We like to think of our age as one of enlightenment. In fact, we let ourselves be guided by myths in large measure, and use the power of the state to corrupt the sciences until they pander to our mythological preferences, as evidenced amongst others by the Great Global Warming Swindle or the Keynesian promises of magic. As for the latter, David Stockman has this story of Keynesian Japan:
What happened to Japan’s huge savings surplus? The government borrowed it! And wasted it on massive Keynesian stimulus projects that kept the LDP in power for decades but produced bridges and highways to nowhere that will be of no use to Japan’s retirement colony as it ages.
And the adverse demographic tide is indeed powerful as shown by the curve below on Japan’s working age population [see the source]. In a few short years what was a working age population that peaked at 88 million has dropped to 79 million; and it will plunge to below 50 million persons in the next two decades.
What the Keynesian witch-doctors who advised Japan to bury itself in fiscal stimulation since its financial crisis of 1989-1990 did not explain was how this inexorably shrinking population could possibly shoulder the tax burden needed to carry Japan’s massive public debt.
Yet there is no other way out of the Keynesian debt trap in which Japan is no[w] impaled. As the current account, also shown below [see source], continues to worsen, the need to import capital to fund the gap will drive interest rates sharply higher. The burden on Japan’s remaining taxpayers will become crushing.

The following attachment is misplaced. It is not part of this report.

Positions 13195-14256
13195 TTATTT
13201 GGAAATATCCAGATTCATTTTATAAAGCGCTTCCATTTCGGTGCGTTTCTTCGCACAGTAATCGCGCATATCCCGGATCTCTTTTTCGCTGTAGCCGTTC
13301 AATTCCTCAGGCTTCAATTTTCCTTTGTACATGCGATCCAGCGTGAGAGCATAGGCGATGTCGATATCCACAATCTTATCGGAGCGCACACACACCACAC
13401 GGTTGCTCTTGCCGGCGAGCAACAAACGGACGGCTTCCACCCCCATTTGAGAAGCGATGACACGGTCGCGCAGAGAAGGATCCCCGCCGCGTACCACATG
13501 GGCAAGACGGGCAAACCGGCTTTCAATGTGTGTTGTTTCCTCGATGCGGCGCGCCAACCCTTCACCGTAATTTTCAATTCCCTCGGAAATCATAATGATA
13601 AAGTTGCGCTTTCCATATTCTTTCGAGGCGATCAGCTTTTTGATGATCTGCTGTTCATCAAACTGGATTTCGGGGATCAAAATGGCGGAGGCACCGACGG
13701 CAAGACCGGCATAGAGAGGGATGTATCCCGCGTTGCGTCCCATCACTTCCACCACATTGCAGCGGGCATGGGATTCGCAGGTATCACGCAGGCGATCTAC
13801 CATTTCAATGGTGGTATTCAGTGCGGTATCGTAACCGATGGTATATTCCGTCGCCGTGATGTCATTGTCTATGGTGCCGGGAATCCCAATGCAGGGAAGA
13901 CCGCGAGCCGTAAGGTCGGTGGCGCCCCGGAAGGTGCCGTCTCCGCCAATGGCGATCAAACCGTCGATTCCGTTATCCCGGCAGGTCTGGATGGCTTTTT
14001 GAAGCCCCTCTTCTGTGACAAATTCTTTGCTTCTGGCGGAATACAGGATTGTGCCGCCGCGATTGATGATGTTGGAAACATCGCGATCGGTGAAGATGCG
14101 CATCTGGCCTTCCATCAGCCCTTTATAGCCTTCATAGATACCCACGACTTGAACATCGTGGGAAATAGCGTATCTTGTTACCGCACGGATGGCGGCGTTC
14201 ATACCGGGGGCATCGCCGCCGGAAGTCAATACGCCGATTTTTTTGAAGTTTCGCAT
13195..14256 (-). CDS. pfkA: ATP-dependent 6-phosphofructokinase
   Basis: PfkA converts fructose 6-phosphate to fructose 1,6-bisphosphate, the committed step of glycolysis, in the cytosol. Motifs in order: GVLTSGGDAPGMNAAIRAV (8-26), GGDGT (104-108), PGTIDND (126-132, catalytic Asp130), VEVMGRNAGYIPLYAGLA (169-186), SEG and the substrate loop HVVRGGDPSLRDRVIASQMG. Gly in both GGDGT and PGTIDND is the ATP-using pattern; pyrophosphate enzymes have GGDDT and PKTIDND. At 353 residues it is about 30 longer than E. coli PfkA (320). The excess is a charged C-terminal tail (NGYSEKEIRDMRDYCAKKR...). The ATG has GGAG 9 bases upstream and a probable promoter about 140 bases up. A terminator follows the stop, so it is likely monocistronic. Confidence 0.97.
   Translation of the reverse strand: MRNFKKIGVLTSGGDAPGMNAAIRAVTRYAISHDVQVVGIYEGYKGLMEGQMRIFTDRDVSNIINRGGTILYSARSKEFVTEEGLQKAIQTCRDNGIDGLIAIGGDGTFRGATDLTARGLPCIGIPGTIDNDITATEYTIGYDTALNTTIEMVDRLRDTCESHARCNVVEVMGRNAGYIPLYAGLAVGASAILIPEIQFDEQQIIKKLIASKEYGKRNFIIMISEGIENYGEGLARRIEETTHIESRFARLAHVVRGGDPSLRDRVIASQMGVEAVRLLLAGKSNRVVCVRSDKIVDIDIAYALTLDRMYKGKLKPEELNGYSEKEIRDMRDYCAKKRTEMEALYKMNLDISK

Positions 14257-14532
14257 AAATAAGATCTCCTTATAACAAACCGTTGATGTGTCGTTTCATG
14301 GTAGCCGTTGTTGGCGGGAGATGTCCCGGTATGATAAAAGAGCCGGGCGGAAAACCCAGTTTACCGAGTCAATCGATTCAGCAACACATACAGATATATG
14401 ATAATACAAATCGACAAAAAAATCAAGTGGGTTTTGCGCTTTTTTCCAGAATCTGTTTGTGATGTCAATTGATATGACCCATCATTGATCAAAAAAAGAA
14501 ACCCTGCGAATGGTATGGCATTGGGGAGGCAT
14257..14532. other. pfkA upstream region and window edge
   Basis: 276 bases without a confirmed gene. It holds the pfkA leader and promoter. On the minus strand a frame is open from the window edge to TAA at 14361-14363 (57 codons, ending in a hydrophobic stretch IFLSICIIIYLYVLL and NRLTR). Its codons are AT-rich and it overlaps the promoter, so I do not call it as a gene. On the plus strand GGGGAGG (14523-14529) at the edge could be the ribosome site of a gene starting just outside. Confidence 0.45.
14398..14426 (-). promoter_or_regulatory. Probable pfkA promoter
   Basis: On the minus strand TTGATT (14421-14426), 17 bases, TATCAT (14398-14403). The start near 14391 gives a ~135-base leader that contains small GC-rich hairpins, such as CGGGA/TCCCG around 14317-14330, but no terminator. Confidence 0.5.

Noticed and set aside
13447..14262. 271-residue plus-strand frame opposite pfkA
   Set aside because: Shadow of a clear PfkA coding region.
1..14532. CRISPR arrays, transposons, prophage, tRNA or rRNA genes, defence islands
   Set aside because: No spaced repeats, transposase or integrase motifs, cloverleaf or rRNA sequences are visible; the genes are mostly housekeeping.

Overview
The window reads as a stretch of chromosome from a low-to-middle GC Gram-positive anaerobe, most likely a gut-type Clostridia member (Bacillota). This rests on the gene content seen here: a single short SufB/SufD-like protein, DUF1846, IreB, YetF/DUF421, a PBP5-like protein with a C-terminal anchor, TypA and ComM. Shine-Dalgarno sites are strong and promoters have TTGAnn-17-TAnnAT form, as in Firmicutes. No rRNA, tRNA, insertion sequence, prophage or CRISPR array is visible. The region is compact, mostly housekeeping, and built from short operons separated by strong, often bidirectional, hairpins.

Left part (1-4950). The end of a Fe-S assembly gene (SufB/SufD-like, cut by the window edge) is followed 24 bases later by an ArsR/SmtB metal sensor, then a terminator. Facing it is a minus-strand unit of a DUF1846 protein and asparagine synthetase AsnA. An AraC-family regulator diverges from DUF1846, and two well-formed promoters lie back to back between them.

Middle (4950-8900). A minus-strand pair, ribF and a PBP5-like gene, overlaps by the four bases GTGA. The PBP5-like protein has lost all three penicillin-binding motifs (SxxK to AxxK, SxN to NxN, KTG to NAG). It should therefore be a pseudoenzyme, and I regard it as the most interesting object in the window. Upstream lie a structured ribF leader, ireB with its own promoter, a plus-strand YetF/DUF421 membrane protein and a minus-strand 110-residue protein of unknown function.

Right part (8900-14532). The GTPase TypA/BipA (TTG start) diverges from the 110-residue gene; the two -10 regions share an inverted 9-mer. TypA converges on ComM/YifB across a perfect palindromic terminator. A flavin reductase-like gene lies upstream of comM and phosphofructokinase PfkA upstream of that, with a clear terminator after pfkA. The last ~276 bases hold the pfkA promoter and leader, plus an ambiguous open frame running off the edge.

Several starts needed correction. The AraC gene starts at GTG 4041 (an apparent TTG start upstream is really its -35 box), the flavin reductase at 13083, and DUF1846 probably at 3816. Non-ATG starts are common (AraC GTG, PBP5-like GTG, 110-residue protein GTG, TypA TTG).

So the graph below should be pasted on every US Congressman’s forehead. When the debt spiral goes to[o] far—it becomes a devastating financial trap. And it cannot ultimately be solved with money printing because if carried to an extreme—even for the so-called reserve currency—it will destroy the monetary system entirely.
Make sure to read the entire article at the source.
Steve Kates, my favourite economist absolutely nails it:
Economies are driven forward by increases in value adding supply and by absolutely nothing else. Others can tax, steal or otherwise appropriate the productivity of others and squander what they get. But this will NEVER lead to a recovery, not ever. So we have kept rates low and watched as nothing has happened. [...] And it’s not just consumer spending but all unproductive spending that is a draw down on productivity. Consumer demand is, of course, the reason for bothering with any production at all. But if we are thinking about growth and employment, consumer and government demand has nothing to contribute, nothing whatsoever. Nor does mis-directed investment spending. Nor do low interest rates.
And another high dose of wisdom from Steve Kates:
However you look at it, this is the core issue of Keynesian economic theory and the policy that comes with it. If it is your conclusion that increases in non-value-adding public spending can contribute to growth and employment you are a Keynesian. If that is not your conclusion, that you think it will make things worse, then you are not. There is nothing else to it. At a minimum 95% of all economists practising today accept the Keynesian premise. At a maximum there may be 5% of the profession who do not. Even with the dismal and disastrous effects of the stimulus everywhere to be seen, either the stimulus was insufficient or it saved us from far worse are the standard answers. That we are now living out the consequences of a major and fundamental error in policy is virtually stated nowhere. The debate over Keynesian economic theory has not even begun never mind having been brought to an end.